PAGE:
The vision is chilling. It’s another busy day. An employee arrives and logs on to the network only to be confronted by a locked screen displaying a simple message: “Your files have been captured and encrypted. To release them, you must pay...”

Xerox Exclaims Its Cloud Pride

Xerox Exclaims Its Cloud Pride

On the cusp of big news from Google per its new Drive cloud offering, Xerox is following hot the big G’s heels with some vital cloud news of its very own today.

We’re ready to start talking about it,” Xerox Cloud Services’ vice president Rob Schilperoort said bemusedly to IT World recently. By “it,” Schilperoort was most likely referring to Xerox’s significant change-up and adaptation as a company, from solely document upkeep and outsourcing to an Infrastructure-as-a-Service, as well as moonlighting relatively recently as a Software-as-a-Service provider to boot.

One of Xerox Cloud Services’ most unique and absorbing capacities is to position the cloud as an instrument of disaster relief. Although several cloud companies don’t tout the strength to sustain multiple Enterprise Planning Resource systems — as is necessary during a severe emergency — Xerox’s cloud provides users with extensive backup and recovery tools, including those geared specifically at applications and operating systems. Best of all, servers on Xerox Cloud Services can be revived within a twenty-four hour span.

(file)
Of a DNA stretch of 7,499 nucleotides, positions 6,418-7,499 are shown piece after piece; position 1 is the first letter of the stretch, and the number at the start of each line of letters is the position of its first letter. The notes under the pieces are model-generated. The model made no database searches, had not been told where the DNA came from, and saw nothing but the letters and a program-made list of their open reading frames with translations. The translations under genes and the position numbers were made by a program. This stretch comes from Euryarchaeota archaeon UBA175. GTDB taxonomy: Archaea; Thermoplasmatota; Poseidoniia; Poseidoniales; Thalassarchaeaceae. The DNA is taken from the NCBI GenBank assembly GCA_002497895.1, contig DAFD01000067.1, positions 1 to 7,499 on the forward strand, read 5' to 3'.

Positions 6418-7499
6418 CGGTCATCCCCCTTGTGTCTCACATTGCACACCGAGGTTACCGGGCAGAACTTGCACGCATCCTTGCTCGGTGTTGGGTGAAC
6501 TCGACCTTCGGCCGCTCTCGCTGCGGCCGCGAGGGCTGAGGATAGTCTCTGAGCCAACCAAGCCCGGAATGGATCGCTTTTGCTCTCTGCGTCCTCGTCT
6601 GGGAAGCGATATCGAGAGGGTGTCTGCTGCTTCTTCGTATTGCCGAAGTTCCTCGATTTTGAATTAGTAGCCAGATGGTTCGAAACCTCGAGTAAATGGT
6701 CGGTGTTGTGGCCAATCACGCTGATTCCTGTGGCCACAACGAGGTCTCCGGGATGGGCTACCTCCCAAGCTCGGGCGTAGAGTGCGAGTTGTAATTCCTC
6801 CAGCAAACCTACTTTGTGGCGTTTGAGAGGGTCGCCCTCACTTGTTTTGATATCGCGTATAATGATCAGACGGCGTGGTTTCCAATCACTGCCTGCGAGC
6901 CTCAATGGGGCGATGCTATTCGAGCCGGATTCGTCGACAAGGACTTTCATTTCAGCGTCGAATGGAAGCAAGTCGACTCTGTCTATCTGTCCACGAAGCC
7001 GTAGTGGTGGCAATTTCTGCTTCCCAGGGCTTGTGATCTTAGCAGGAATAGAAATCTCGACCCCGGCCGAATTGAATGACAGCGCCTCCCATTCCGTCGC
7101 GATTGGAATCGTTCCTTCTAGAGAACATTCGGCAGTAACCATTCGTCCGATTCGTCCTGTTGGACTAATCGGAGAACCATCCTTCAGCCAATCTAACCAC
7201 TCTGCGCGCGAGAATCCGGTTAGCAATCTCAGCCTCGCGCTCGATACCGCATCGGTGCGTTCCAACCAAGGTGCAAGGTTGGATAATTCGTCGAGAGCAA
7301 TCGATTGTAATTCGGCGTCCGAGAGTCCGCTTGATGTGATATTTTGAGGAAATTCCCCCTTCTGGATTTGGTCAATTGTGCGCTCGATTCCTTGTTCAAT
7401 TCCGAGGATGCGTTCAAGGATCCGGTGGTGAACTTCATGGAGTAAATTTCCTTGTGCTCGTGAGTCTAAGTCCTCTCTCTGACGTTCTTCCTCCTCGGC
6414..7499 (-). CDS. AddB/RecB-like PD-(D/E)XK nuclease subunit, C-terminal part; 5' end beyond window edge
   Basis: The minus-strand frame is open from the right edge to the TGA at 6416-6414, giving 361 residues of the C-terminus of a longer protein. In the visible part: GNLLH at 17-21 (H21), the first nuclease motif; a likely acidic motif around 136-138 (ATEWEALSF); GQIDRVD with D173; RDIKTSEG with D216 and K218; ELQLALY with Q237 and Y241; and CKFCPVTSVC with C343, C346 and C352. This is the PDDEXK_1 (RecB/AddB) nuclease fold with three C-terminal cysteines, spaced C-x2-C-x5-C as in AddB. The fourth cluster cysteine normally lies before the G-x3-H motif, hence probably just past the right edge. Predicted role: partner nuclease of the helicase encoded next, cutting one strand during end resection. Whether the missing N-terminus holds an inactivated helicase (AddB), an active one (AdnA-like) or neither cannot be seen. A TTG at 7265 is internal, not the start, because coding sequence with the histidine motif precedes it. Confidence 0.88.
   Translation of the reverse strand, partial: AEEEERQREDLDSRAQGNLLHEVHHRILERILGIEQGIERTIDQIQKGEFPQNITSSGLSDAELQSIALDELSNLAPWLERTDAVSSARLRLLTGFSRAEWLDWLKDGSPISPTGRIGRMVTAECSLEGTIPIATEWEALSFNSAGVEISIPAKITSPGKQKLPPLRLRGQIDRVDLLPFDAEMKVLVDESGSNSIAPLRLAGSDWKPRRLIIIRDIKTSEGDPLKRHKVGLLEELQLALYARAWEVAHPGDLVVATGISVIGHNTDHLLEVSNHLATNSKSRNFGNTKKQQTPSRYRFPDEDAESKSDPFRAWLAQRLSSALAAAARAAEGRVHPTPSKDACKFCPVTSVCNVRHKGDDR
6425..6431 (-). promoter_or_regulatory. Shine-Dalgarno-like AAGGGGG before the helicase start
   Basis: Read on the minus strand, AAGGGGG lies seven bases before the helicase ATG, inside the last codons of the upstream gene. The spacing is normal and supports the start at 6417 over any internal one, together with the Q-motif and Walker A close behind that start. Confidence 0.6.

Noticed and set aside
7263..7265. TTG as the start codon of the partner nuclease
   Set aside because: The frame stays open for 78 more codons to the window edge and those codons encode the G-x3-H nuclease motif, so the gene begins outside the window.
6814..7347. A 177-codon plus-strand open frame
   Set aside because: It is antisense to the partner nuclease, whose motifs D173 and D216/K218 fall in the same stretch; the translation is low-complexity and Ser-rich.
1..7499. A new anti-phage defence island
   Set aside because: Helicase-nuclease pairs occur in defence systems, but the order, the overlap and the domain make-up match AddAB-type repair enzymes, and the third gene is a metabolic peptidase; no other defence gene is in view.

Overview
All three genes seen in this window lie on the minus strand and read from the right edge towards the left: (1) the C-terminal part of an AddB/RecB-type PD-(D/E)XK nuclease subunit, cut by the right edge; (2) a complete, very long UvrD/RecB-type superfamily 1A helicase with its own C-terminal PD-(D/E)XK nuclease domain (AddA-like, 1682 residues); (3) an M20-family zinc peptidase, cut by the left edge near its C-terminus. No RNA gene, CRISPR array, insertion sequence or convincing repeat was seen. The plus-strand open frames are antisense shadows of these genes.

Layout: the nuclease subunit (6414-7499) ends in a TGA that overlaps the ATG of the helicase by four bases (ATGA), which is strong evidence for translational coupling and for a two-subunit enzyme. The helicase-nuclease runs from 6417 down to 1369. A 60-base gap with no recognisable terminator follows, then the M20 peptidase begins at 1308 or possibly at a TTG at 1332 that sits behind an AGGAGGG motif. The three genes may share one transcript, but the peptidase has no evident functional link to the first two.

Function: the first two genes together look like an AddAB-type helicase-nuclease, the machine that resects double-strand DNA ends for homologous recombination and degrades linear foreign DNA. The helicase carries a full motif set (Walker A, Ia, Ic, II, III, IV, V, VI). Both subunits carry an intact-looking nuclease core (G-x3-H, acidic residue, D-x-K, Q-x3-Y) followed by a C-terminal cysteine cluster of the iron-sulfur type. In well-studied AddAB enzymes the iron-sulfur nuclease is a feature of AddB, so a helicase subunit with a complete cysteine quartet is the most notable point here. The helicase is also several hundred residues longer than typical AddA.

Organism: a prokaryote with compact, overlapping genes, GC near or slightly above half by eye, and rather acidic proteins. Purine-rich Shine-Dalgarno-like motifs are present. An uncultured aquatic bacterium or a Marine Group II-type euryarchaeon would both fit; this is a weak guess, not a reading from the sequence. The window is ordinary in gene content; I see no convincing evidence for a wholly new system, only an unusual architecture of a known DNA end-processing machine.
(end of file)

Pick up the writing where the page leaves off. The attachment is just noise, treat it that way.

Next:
XCS’ SMB (Small and Medium Businesses) offering also stands out as a company highlight. It offers private network assessment and implementation, exercise management (which simulates an IT disaster for SMBs and preps them on how to cope), and full scale risk assessment to boot.

Indirect sales through resellers and partners have kept the lid on Xerox Cloud Services for the bulk of its existence thus far, as a way to lure small businesses into feeling comfortable dealing with the technology monolith. However, the swelling prominence cloud computing has taken in both business and popular culture has encouraged XCS to come from under its shell and join the fray.

But how well will Xerox navigate the congested and cutthroat waters of outsourcing providers these days? Cloud computing’s reputation for swallowing standard IT outsourcing initiatives — what Xerox has specialized in since the company’s infancy — whole has only augmented over time. In order to emerge the victor, it will behoove Xerox Cloud Services to prioritize the full range of its customers, from small businesses to towering conglomerates.

The good news, in face of the cloud’s raging growth, is that people are moving into it only in fits and starts, not en masse and rapidly. Presenting Xerox Cloud Services’ best foot forward to potential customers at the outset could establish trust and, perhaps, a long and profitable rapport.

By Jeff Norman

About Jeff Norman

Jeff Norman is a freelance writer currently based in New York City. He's moved into writing about cloud computing from substantial work in culture and the arts. He earned his undergraduate degree in English at Stanford and has studied at Oxford and Cambridge.